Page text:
The Montanian (Choteau, Mont.) 1890-1901, December 25, 1891, Image 2

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T H E M O N T A N I A N . PubKshad Every Friday Evening at Choteau, Chotoau Co., Montana. S. M. CORSON, Editor. TERMS OP SUBSCRIPTION. BY MAIL— POSTAGE CKEPAID. One copy, one year (In Advance)— , ...... sax Months...... ;; ;; ............ 1^- Three Month»... , ................. 1 \x* Single Copies— “ ........... 10. Advertising Rates on Application. FRIDAY, DECEMBER 25,1891. NEWSPAPER LAW. A postmaster is required to give official notice (returning apapor does not sutisfy the law) when a suOscriber does not take his paper from the office, and to state the reasons for it» being taken, and a neglect to do so makes the post­ master responsible to the publisher for the payment. , Any person who takes a paper from the post- ofiico, whether directed in his name or in that of another, or whether he has subscribed or not, is responsible for the pay. If a person orders his paper discontinued, ho must pay all arrearages, or the publisher may continue to send it. until payment is made, anu collect the whole amount wnether it be taken from the office or not. There can be no legal discontinuance until the payment is made. If the subscriber orders his paper to be stop­ ped at a certain time, and the pnblishor con­ tinues «o »end it, the subscriber is bound to pay for it if he takes it out of tho oflico. The law proceeds upon the around that a man must, pay for what lie uses. 1 he conrts have decided that refusing to take newspaper» and periodicinB from the postoflice is pninu facie evidence of intentional fraud. A merry C hristmas . How about, that flouring mill ? T hk pies «.lent has appointed {Stephen B. Elkins, of West Yir giivia, to be Secretary of War. S enator P lumb , of Kansas, died in his apartments at Washing'mi Oily last Sunday morning of apo plexy, the direct result of over- N rver before were the neces sities for a hospital at this place so painfully felt as to-day. Three men lie wounded almost to death and no placetu fake them to 1 T he three beet sugar factories of California have closed down lor the season and statements of the amount of sugar made have been sent to the internal reve nue office. The total production from the factories is 8.070,000 j>ounds. The total bounty to be paid amounts to $161,000. Score one for the McKinley bill . T he Livingston Enterprise is nothing if not enterprising. We have delore ns this chr strnas morning The Holiday Enterprise gotten up in pamphlet form and issued as a supplemental edition to convey to the reader accurate information relative to the resour­ ces and industries of Park county and the city of Livingston—just such another publication as Cho teau should send out. Ob. io i a . l dispatches fr o m Cal­ cutta state that there Inis been fighting between the British forces and tribesmen along the Pamir frontier, near the boundary line recently claimed by Russia. These people are claimed to be under Russian protection and thus the Lion has gotten among the Bear’s cubs. Ju6t what will come of it remains to be seen, though some» think it is sure to preoipitate a war on the Indus. W e l i k e to see a little consis­ tency in an argument. In fact we deem an absolute necessity that there be no conflict between any ) of the statements made on the wne side if there is to be anything gained by them. Inconsistency, however, is the one great weak­ ness of the free trader’s attempts at argument. He cannot make a single point without establishing a dangerous precedent which,soon er or later, comes in to prove the falsity of his position. Take for instance two editorials which ap peared in last Friday’s Great Fa.i., Tribune. In an article on “ The Sugar Bounty” the editor o! ¡he official free trade organ of Mon tana asserts that the consumer of the sugar pays the bounty, because it is paid with the money raised by tariff taxes paid by the people on their woolen and cotton cloth­ ing and blankets and linware and other necessaries of life He asserts that the consumer pays the duty. If the people of this country pay the duty why do the people of othei countries kick about it? Certainly they are not so solicitous of our interests as to make such a hullabaloo about our self-imposed burdens ! After the able free trad­ er has asserted and reasserted that the tariff is a lax on ourselves, he pens another and seperate editori­ al, which appears in the same issue but in another column, in which he growls and grumbles about the tariff tax imposed by Germany on our meals and breadstuff's and which we have to pay, while we admit their sugar free. Now it. would seem to us that if the Amer­ ican people have to pay the duty imposed by Germany upon oui ex­ ports to that country, that the foreigner must pay the duty on what dutiable articles he imports lo t- is country How is that, Colo­ nel ? T he following reasons for the election of Flower in New York and Boies in Iowa are given by “ Brick” Pomeroy in his Advance Thought, for December: “ It was a dirty, cowardly and contempli ble, disgraceful to all who were concerned in the lie and libel to charge Fasset with treason to New York and effecting the lo­ cation of the World’s Fair in Chicago. Were he able to thus throw it out of New York then he is bigger than the entire Em­ pire state and of far more infiu ence than are all the democrats and republicans who so feebly and foolishly contended against fate and the best interests o f the country. Not a single sane or honest man in the state believes that Platt or Fassett, even had • they been aided by the entire vote and voice of the state, could have effected the result. Flower was elected by the consolidated liquor dealers’ associations vote given to him in this state, as Boies had it in Iowa. < 3 0 « WT IN' M ON T A N A. Belie Prairie, in the lower Yel­ lowstone valley, near Glendive, has been proven particularly adapted to the growing of corn. The Glendive Independent says: When the Yellowstone valley below Glendive is considered, the possibilities are equal to the favor ed Wabash valley as resubs prove. Charles Loveriny: has raised this year 600 bushels from 20 aores and says he has raised as high as sixty. Owen Lovering has raised this seaon from ten acres j 400 bushels and H. E. Bickford I averaged fifty bushels t} the aore on twenty acres. j False Teeth iu Pharaoh's Tune. There was a good deal of inter­ est felt, among dentists some j years ago, when one of the royal mummies taken from the Egyp­ tian catacombs, was found to be filled out with an upper set of artificial teeth. The plate was of wood, carved lo fit the roof of the mouth, and the teetli were of brass, the natural shape of the tootii being quite closely imitated. It shows that some of ihePliarohs felt the loss of his incissors and grinders and had the court tooth doctor to do the best that could be done for him. Before this discovery it was commonly supposed that artificial teeth were a modern con trivance, but false teetli in ancient Egypt furnish convincing proof that there is nothing new under the sun. D a m a g ing' Influence o f Tan»- liijaiy. [Pomeroy’s Advance Thought.] The city of New York is in the hands of a gang of thugs greater and more damaging to life and decency than ever were the thugs of India or China. The one object of this gang known as Tammany is plunder, office perquisites, stealings, places for Jriends who are en route to or graduates from prison. It has no thought to better the structure of tenement houses or to educate the xioor and ignorant that are swarming upon our shores to sink the scale of America still lower. Thus Tammany is breeding vice and disorder. It is sinking decen­ cy and democracy lower and still lower—lower and yet. lower, till tne slimo o f New York’s hell holes reaches to the windows of the churches, the counters of business houses and the haunts of society. How long can the city or state of New York endure this injection of increasing rottenness? New York may be blind but the coun­ try is not. It has no voice in the location of World’s Fairs. It has no influence in locating national conventions. It has no influence with churches. It is losing all its power and influenc-Gn national affairs. Decent people all over the country are looking to New Yoik and spurning its touch and influ­ ence. Its leaders of fashion are arranged for smuggling and rob­ bing the government of its dues. The four hundred select families are raising dudes, dudelets, spendthrifts, forgers, imbeciles, idiots and law suits, and its di­ rector of traits ami appetites is now eliminating 1800 of names from the social book, so as to re­ duce the sacred element to 1200. Its banks are breaking. Its life insurance companies convicted of falsifying and swindling. Its pris­ ons and insane asylums full to overflowing. Its swell of drunk­ ards and man’s inhumanity to man is hourly increasing. Its death rate exceeds its birth rate, its board of alderman is a nest of Iilunderers. Its judges are cor­ rupt men who are elected, not by merit, but by money. Its democ­ racy is the selection o f candidates who have money enough to pay the machine for voting or count­ ing them in. Its streets are the dirtiest of any city in the civilired world. Its workhouses are full to over flowing, while men and wo­ men who, by uniting in behalf of deceucA’, could rescue the city from its despoilers, are indifferent or loo timid to speak agaiust evils that, exist and deterious influences that are hourly increasing. Thus we truthfully i>icture the city ol’ New York under the rule and debauchery ot Tamany, the dictator o f democracy and rotten- er of the Republic. TO RUN THE STATE. The estimates o£ appropria nions bjr the secretary of the treasury for the year ending June, 1893, contain the following: For surveyor general of Montana, $3,000; clerks in his office, $14,000; to­ tal, $17,000; iuerease of $4,500 over the present year being deemed necessary for the prompt transaction of current business; contingent expenses of office $3,500, increase $1,500 over last year; for pay of Indian agents at Flatbead agency $1,500; Blackfeet. $1,850; Crow and Fort Peck $2,900 each; Fort Bel­ knap and Tongue river $1,500 each; for fulfilling treaty stipulations and sup­ port of Crows $181,000; Blackfset $150,000; Fort Belknap $15,000; Fort Peck, $105,000; Northern Cheyennes and Arrapahoes $101,000; for support of Charlo’s band of Flatbeadsand other confederated tribes $22,000; support of Indians at Tongue river $25,000; in- , cidenta! expenses of Indian serviee in Montana, Fort Peck, Crow, Flathead, $1,000 each; establishment of sub­ station lor purchase of saw and flour mills, construction of buildiet«, pur- chase of animals, pay of employes, Flaw head $12,009; support of Indians at 8t. Ignatius school, Jocko reservation, $45,0i»0; Blsckfeet school of 100 Ind­ ians, $12,500. W E A T H J E K . » LJKPOUT. N ovem b e r . 1891. 1890. Mean temperature, 30.4 40.7 “ Max. “ 45.3 52.6 “ Min. :i s.y 29.3 Highest “ 70.6 71.8 Lowtsfc “ —16 43 8 a. m. “ 29 8 41.9 8 p. m. “ 29.1 39.4 Greatest range, day 26 15.4 “ 24 hours 41 39 Rain fell, days • » o 2 “ “ inches 7 5.5 A complete fresh stock of nuts and candies at Byron Corson’s. *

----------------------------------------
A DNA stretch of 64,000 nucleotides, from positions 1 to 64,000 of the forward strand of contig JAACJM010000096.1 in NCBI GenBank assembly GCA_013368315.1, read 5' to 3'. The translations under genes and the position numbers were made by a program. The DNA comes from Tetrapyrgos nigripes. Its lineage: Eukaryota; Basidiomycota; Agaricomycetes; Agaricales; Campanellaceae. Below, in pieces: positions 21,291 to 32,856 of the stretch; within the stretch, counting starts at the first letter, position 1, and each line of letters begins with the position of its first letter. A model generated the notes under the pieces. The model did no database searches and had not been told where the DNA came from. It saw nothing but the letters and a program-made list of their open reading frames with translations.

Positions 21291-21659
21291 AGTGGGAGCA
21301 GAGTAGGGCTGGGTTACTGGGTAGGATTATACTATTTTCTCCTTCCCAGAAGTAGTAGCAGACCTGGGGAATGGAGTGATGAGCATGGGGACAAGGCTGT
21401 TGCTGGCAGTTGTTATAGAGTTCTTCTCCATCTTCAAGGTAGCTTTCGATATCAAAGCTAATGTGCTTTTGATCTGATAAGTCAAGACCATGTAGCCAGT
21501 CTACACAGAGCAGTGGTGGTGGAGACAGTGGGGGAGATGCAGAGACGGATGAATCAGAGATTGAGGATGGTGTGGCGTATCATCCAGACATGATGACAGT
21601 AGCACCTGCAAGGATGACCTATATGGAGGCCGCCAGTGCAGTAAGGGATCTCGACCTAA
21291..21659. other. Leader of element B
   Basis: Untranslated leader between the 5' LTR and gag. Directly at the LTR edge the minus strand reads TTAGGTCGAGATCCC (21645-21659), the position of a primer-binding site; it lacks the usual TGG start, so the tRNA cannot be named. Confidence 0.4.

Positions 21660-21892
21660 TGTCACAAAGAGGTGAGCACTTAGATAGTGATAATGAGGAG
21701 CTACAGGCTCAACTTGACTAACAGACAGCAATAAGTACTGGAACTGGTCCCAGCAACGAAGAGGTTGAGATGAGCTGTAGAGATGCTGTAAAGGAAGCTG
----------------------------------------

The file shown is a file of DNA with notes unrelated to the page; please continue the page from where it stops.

The Montanian (Choteau, Mont.), 25 Dec. 1891, located at <http://montananewspapers.org/lccn/sn85053033/1891-12-25/ed-1/seq-2/>, image provided by MONTANA NEWSPAPERS, Montana Historical Society, Helena, Montana.